- Pfizer Inc. is taking rival Johnson & Johnson to court, filing a lawsuit in the U.S. District Court for the Eastern District of Pennsylvania that alleges the multi-national conglomerate has been conducting anticompetitive practices to prevent biosimilar competition.
- The big pharma released a statement Wednesday morning claiming J&J "denied U.S. patients access to therapeutic options and undermined the benefits of robust price competition in the innovative and growing biologics marketplace."
- Pfizer goes on to charge that J&J’s contracting practices for its rheumatoid arthritis treatment Remicade deliberately boxes out biosimilar competitors, violating antitrust laws and undermining "the principal goals of the federal Biologics Price Competition and Innovation Act (BPCIA)."
Editor's Note: This article was updated with comments from J&J.
J&J has reportedly signed contracts with insurers which require patients to fail on Remicade first before using alternatives, in order for payers to receive after-market rebates.
Pfizer secured U.S. approval of its Remicade (infliximab) biosimilar Inflectra (infliximab-dyyb) in April of 2016 —only the second biosimilar to ever be approved in the U.S.
Yet, Pfizer and its partner Celltrion did not launch Inflectra until November 2016 due to pushback from J&J, which has fiercely defended the Remicade franchise.
The Inflectra launch was considered "at-risk" at the time and Pfizer priced the drug at only a 15% discount to Remicade’s wholesale acquisition cost (WAC). Pfizer said in its Wednesday statement that Inflectra is now available at a 19% discount to the Remicade WAC and has an average selling price (ASP) that is more than 10% lower, "with Pfizer offering additional pricing concessions to compete vigorously against the dominance of Remicade," the company said.
"We are effectively competing on value and price and to date, Pfizer has failed to demonstrate sufficient value to patients, providers, payers and employers," said Scott White, president of Janssen Biotech, J&J's pharmaceutical arm, in an emailed statement to BioPharma Dive. "Competition is bringing down the overall cost of infliximab including Remicade, and will continue to bring down costs in the future. There is no merit to this lawsuit."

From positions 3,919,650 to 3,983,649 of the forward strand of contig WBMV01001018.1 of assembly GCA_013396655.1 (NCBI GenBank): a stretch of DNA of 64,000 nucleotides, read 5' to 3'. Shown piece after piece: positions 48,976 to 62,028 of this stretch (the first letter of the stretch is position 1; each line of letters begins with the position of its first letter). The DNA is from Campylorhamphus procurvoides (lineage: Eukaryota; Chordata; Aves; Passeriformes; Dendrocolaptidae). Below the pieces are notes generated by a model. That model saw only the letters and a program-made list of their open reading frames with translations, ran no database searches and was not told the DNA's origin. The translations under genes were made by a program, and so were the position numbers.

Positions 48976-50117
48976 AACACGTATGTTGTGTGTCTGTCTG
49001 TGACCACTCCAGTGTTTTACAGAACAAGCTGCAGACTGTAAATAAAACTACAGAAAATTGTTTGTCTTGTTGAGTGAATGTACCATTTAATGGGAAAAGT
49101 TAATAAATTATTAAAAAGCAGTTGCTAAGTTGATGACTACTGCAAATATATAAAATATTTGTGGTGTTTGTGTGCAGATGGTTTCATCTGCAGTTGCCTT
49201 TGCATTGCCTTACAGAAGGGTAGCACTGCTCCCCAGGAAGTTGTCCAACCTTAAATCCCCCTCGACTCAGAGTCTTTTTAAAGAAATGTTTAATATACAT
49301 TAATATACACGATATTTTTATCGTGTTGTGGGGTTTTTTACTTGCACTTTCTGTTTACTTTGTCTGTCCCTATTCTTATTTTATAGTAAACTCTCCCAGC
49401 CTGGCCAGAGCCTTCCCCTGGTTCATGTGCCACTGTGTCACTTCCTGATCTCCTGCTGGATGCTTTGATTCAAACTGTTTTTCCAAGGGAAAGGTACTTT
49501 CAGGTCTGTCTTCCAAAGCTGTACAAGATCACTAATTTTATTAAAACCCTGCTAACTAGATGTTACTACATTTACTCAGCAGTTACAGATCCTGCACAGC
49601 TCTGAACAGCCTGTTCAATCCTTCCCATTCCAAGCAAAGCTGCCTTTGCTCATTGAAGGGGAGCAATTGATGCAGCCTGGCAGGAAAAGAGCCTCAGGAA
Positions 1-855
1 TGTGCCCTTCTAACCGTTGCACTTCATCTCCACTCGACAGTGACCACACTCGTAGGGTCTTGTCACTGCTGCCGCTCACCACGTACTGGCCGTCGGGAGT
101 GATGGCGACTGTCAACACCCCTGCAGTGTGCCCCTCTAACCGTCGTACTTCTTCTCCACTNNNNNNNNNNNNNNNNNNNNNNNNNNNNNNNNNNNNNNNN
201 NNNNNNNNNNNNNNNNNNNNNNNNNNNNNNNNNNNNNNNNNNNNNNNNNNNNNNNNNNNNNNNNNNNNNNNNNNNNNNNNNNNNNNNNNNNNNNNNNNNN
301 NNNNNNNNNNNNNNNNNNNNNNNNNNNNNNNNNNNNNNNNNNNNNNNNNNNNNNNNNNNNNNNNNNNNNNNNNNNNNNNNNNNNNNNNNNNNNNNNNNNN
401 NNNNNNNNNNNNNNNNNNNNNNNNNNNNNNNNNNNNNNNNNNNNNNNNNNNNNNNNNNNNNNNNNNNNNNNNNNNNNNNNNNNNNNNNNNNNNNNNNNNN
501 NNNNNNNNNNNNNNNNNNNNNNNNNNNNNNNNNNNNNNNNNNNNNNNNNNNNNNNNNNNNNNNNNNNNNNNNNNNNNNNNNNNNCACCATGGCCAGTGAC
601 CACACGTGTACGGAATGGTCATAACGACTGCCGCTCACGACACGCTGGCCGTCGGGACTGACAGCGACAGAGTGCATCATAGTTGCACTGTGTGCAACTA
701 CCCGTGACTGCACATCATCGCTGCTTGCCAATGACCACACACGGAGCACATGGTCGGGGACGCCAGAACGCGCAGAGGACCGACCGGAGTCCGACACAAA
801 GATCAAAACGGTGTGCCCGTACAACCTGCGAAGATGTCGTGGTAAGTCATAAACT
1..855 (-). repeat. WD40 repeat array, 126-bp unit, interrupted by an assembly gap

Inflectra had sales of only $23 million in the U.S. during the second quarter of this year, while Remicade brought in $1.1 billion in the U.S. during the quarter.
Biosimilars are not exactly the same thing as small molecule generics, but generics are known for being priced at a 75% to 85% discount to their reference products. So far, biosimilar developers in the U.S. have not been offering their products at that same steep discount.
That may be due in part to the relative newness of the biosimilar market in the U.S. While biosimilars have been sold for more than a decade in Europe, a legal pathway for approval of the biologic copycats in the U.S. was only instituted in 2010. Of the six biosimilars that have now been approved by the Food and Drug Administration, only three have launched because of the ongoing legal battles being waged by the developers of the reference drugs.
"A biosimilar – by definition – has no clinically meaningful differences from the original product in terms of safety, purity, and potency. J&J’s biosimilar exclusionary contracts are designed solely to prevent Inflectra from being able to compete on its primary point of differentiation – price. This behavior prevents patients from gaining access to important lower cost biosimilar therapies," wrote Pfizer in the Sept. 20 statement.
Since the launch of Inflectra, a second Remicade biosimilar has since been approved — Samsung Bioepis and Merck & Co.’s Renflexis, which was launched at a then 35% discount to Remicade's list price.